- The first and unique NFT-based crypto casino
- The loyal club and an opportunity to share a Cashpot for NFT owners
- Over 5,000+ mobile-optimized casino games
Poker is one of the oldest games in the history of gambling and continues to be a significant draw today. Looking back at history, several big hands have been played over the decades, some of which are too good to be true. While some of these hands were played at the World Series of Poker (WSOP), the rest were recorded at the Old West shootout.
Poker is the most exciting to watch when two players with similar hands are locked in a head-to-head battle for supremacy. They’re spurred into wagering by the air of superiority and confidence in the cards dealt. The only poker rule is to comprehend your opponent’s hand and outsmart their next move.
However, it’s possible to disregard everything else in the heat of the moment. Sometimes, players tend to be so full of themselves that they end up getting knocked out of the game by an opponent’s freak hand. When four Kings aren’t enough to win a hand, you can be sure that a great match is underway.
On that note, let’s walk you through some of the craziest hands in the history of poker.
This one takes the cake hands down for being one of the most exciting matches in the game’s history. Andrew Robl and Toby Lewis are locked in a duel with Pocket 9s and Queens, respectively. They’re both in a strong position.
This belief is further strengthened after the Flop. Unfortunately, Robl’s faith is misplaced as a Nine and two Queens enter the game. Robl’s hand is no match for Lewis’ Four of a Kind despite having a Full House.
Robl can’t win the hand, but there’s no way for him to know this. Unwittingly he makes the mistake of betting $18,000. Yevgeniy Timoshenko, with Pocket 2s, folds at this point, but Lewis raises the stakes to $42,000.
While this should have raised the red flag for Robl, he decides to bet after some consideration. Following a 5 on the table, Robl chooses to check but meets a sizeable $63,000 bet to call. It’s a challenging situation for the American as nobody would think about betting against a Full House in their right senses.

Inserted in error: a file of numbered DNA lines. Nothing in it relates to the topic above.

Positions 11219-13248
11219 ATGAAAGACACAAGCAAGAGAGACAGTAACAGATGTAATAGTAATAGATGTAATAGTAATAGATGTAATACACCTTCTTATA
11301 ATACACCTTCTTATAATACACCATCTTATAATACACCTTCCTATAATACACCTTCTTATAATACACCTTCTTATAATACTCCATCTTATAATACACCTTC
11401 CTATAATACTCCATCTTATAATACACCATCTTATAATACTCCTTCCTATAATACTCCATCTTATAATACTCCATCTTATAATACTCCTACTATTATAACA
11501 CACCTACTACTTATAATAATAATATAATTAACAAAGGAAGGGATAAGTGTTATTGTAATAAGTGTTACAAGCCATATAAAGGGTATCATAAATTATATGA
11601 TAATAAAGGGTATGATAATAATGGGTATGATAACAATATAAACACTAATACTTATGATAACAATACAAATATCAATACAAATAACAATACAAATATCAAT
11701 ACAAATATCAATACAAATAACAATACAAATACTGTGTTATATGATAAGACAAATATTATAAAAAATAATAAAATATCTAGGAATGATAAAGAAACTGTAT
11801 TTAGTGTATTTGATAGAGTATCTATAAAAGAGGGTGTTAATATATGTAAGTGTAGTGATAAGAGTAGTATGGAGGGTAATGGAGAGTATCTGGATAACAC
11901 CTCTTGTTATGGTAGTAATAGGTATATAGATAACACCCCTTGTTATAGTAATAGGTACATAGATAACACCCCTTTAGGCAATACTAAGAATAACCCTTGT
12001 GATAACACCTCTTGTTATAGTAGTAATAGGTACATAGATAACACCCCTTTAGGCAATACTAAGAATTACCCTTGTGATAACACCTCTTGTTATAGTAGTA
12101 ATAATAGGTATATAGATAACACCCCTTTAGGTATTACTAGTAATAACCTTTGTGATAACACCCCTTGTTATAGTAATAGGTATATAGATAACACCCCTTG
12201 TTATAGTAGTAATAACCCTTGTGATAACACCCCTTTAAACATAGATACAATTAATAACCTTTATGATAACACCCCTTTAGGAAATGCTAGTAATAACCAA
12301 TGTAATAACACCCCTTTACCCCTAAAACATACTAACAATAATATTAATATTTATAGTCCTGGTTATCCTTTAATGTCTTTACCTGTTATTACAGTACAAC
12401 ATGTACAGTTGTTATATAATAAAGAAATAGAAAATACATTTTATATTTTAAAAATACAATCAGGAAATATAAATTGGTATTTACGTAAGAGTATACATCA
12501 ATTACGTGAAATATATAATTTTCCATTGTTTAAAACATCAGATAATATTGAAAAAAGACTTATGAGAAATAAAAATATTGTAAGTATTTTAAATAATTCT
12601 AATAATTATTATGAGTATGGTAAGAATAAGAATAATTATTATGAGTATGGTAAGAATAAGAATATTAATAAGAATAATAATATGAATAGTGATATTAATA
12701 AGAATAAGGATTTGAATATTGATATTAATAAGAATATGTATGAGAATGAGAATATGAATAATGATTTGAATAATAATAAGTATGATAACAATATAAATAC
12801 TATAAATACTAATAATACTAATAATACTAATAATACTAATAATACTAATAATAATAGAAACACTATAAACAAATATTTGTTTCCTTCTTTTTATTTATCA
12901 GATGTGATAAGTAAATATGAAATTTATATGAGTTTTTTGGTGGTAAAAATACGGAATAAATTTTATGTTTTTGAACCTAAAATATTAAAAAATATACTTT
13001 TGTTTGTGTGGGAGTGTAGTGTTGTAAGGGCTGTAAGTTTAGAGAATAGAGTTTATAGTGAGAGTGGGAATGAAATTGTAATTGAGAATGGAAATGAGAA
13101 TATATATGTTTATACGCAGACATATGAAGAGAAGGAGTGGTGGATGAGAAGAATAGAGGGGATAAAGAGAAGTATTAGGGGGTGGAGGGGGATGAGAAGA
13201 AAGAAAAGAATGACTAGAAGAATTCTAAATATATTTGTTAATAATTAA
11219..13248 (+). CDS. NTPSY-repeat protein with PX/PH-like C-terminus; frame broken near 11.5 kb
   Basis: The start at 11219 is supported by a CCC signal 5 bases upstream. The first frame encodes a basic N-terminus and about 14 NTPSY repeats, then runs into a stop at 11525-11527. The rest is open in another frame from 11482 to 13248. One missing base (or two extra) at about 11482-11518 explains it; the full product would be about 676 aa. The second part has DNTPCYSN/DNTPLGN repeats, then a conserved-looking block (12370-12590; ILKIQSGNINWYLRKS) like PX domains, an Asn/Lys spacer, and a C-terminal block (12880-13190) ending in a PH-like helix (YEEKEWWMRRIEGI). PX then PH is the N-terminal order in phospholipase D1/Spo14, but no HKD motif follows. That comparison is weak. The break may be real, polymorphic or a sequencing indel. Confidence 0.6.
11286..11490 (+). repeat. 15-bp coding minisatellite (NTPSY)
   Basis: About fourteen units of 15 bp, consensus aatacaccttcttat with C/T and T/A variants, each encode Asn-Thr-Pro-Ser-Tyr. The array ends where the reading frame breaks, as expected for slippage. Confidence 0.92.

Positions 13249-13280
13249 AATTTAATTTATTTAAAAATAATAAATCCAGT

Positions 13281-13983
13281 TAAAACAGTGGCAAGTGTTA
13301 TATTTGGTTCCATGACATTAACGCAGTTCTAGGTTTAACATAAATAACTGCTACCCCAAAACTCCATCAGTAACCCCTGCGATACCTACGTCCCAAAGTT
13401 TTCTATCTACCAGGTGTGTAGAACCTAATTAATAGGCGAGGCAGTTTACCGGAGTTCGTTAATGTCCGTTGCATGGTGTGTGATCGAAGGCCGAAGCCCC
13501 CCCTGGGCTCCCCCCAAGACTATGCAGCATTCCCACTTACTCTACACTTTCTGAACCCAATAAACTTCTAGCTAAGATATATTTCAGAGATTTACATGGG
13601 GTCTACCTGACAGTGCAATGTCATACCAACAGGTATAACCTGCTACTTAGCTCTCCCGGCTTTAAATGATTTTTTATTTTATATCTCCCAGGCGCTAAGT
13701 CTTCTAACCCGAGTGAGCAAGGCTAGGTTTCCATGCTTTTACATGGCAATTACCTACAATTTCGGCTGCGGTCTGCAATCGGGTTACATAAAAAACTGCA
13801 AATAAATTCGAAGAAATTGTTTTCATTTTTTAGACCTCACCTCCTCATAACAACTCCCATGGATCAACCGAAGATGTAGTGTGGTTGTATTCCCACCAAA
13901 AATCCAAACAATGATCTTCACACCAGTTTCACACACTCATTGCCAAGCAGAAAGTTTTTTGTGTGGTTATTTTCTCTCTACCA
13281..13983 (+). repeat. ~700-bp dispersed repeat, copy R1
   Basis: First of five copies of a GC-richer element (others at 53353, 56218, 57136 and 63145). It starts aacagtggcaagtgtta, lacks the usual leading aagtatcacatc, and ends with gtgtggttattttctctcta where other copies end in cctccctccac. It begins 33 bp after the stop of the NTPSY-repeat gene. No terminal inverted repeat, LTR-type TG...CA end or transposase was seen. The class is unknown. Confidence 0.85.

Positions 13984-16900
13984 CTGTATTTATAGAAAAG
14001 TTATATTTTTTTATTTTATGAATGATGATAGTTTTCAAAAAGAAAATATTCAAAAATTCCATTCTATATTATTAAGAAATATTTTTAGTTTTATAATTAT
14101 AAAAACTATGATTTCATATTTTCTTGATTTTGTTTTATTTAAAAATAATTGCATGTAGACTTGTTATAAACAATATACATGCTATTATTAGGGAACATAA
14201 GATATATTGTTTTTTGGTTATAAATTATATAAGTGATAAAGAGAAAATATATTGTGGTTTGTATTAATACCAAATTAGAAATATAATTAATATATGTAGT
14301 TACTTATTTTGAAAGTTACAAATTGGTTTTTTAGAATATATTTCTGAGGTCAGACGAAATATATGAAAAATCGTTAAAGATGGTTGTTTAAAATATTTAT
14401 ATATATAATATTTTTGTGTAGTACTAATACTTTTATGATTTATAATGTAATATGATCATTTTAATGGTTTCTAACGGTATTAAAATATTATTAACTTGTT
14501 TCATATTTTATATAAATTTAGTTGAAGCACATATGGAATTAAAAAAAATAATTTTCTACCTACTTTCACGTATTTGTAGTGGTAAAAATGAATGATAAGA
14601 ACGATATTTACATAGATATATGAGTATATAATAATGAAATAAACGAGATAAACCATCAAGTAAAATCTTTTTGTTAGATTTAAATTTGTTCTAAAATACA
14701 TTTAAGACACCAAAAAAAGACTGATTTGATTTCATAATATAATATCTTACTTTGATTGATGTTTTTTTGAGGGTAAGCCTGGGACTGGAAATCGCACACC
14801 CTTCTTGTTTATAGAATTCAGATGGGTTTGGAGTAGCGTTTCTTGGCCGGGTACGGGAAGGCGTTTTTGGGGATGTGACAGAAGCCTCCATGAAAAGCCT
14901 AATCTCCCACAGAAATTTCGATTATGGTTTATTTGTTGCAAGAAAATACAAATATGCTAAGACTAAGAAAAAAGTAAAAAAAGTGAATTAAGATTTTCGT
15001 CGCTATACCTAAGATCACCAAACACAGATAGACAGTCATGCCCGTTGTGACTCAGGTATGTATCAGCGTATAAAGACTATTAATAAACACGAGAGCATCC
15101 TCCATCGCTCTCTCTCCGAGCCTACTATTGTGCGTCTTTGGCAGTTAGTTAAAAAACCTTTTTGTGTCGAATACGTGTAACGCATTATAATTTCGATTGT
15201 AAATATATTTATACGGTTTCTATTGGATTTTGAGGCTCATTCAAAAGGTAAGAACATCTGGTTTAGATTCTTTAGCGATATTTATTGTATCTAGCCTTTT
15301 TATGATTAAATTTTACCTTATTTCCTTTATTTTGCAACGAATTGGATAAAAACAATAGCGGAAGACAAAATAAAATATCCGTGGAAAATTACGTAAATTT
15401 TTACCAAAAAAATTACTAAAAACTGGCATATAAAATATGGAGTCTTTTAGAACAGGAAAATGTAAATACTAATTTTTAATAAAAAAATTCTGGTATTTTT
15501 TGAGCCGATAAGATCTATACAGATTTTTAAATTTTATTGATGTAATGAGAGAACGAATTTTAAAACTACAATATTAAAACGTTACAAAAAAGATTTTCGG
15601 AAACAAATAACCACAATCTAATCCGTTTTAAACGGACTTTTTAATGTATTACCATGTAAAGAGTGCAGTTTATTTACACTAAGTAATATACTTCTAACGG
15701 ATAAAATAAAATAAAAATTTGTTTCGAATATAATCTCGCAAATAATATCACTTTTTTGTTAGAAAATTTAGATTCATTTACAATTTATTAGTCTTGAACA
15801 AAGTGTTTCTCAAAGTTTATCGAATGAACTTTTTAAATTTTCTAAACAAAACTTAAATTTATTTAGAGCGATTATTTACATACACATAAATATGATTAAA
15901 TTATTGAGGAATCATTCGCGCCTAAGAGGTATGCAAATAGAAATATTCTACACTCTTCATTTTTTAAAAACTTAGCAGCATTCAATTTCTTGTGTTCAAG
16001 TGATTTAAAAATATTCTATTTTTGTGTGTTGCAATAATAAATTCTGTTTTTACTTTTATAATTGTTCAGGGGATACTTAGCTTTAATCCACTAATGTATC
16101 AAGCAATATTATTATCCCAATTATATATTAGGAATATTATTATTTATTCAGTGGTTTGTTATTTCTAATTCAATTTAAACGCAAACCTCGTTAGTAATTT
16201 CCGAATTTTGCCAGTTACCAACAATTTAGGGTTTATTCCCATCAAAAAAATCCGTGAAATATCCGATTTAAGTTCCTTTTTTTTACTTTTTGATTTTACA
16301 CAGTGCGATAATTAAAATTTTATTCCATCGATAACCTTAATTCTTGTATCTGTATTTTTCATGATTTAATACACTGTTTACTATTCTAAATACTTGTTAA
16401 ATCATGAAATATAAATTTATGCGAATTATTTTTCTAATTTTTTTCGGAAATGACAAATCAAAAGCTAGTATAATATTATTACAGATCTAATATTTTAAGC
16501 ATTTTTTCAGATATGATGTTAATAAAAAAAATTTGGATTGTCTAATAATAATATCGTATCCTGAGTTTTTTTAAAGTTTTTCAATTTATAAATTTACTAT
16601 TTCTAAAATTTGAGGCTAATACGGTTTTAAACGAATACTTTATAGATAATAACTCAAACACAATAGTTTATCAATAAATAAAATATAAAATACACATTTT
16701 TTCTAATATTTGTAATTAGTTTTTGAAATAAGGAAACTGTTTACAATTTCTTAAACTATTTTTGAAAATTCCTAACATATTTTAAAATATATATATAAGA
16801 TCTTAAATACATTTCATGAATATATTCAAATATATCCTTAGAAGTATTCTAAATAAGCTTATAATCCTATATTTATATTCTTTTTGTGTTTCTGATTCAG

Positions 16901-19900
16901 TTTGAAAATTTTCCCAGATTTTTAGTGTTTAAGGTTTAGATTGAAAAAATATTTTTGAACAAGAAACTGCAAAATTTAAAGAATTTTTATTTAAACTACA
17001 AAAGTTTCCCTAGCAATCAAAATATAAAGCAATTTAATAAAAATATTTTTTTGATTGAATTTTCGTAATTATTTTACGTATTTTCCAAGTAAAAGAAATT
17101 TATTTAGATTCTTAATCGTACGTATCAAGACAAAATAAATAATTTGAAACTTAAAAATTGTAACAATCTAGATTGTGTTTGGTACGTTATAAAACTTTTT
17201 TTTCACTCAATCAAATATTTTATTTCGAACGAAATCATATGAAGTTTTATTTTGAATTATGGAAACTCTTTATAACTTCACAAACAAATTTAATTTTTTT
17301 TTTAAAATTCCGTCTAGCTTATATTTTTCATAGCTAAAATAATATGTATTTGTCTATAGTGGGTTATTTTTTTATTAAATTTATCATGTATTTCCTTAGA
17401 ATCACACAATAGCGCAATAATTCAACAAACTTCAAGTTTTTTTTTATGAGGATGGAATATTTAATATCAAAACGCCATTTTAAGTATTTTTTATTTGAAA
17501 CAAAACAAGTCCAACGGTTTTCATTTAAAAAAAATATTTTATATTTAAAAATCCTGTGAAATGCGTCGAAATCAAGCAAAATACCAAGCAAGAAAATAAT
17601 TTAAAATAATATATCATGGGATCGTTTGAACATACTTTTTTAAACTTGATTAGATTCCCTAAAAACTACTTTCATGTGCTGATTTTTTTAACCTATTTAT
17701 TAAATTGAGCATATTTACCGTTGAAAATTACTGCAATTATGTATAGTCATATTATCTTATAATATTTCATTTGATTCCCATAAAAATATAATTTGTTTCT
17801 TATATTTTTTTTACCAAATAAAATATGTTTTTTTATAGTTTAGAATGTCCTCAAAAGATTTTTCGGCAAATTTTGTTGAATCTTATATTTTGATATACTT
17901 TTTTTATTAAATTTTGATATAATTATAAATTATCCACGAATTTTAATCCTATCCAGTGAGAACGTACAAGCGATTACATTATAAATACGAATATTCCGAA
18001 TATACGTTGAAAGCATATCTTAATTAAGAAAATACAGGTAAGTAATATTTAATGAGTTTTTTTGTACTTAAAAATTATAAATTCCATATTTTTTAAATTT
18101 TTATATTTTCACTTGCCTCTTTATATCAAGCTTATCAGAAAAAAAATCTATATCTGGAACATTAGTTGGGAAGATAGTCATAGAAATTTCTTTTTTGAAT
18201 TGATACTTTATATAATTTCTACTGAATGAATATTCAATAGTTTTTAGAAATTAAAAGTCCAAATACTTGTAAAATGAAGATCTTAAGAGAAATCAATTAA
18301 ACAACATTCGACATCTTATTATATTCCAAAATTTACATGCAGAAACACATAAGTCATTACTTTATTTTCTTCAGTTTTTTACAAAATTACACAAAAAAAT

That’s not the end of the story as the fourth 9 appears on the River. By the time Robl realized the grave mistake, he had gone all in, betting $149,000. It’s one of the rudest ways a player got knocked out of a tournament.
Phil Ivey and Tom Dwan broke the record for the largest pot in televised poker at the time. While Ivey is dealt 2 of Diamonds and Ace of Spades, Dwan has the six and seven of Hearts. After the Flop, they both have Flush, and all they need is a four.
Ivey bets $35,000, and Dwan calls. Unfortunately for Ivey, despite having a Straight when a four is dealt, his hand is no match for his opponent’s. However, there is no way for him to know that. So, after betting another $90,000, Dwan raises a whopping $232,600.
Ivey fails to fight the urge and goes all in, creating an insane $1,108,500 pot. Ivey can’t believe his luck once Dwan shows his hand. His lower value Straight is no match for Dwan’s high-value cards.
A nasty beat follows an exciting Flop as Donnacha O’Dea wins against Achilleas Kallakis. Tim Flanders is baffled by the stroke of bad luck, and you can’t blame him for feeling this way.
O’Dea starts with Pocket 3s, Flanders with a 4 and 5, while Kallakis has a 5 and 9 of Spades. After the Flop, all three players have strong hands. While O’Dea gets a Three of a Kind, Kallakis has a Flush.
Despite landing a Straight, Flanders’ hand is no match for his opponents. All three players are confident about their hand being the best, and O’Dea bets $6,000. After a King lands on the Turn, Flanders raises $20,000. His opponents call.
You had to feel sorry for the guy as he had no clue he was being led. The drama doesn’t end there as O’Dea, with a stroke of luck, lands a Four of a Kind thanks to another three on the River. Flanders takes the hint and folds when O’Dea raises $40,000. Unfortunately, Kallakis decides to soldier on and is visibly shocked when O’Dea reveals his hand.
While this one is evenly matched, the outcome is rather strange. Chris Walker goes all in with $985,000 on Pocket Jacks, followed by Marc MacDonnell with an 8 and 9 of Diamonds. Ilkan Savalan Amirov follows suit after some consideration and Pocket Kings but is soon forced to raise when Javier Gomez raises $2,580,000 on Pocket Queens.
With $3,460,000 in his pocket, Amirov is safe from eliminating whether he wins the round. But if he wins, the others are instantly eliminated. A 6, 9 and Ace of Spades appear on the Flop, and MacDonnell joins the others with his pair. However, Gomez needs another Spade for his Flush.
The Turn reveals a 2 of Diamonds, and Amirov has the best odds of winning at 59%. The 6 of Diamonds appears in the River, giving each player Two Pairs. Amirov takes the win with two Kings and sends the others packing. However, MacDonnell and Gomez had a potent chance of coming out on top with Flushes. However, a stroke of luck pushed Amirov to the top.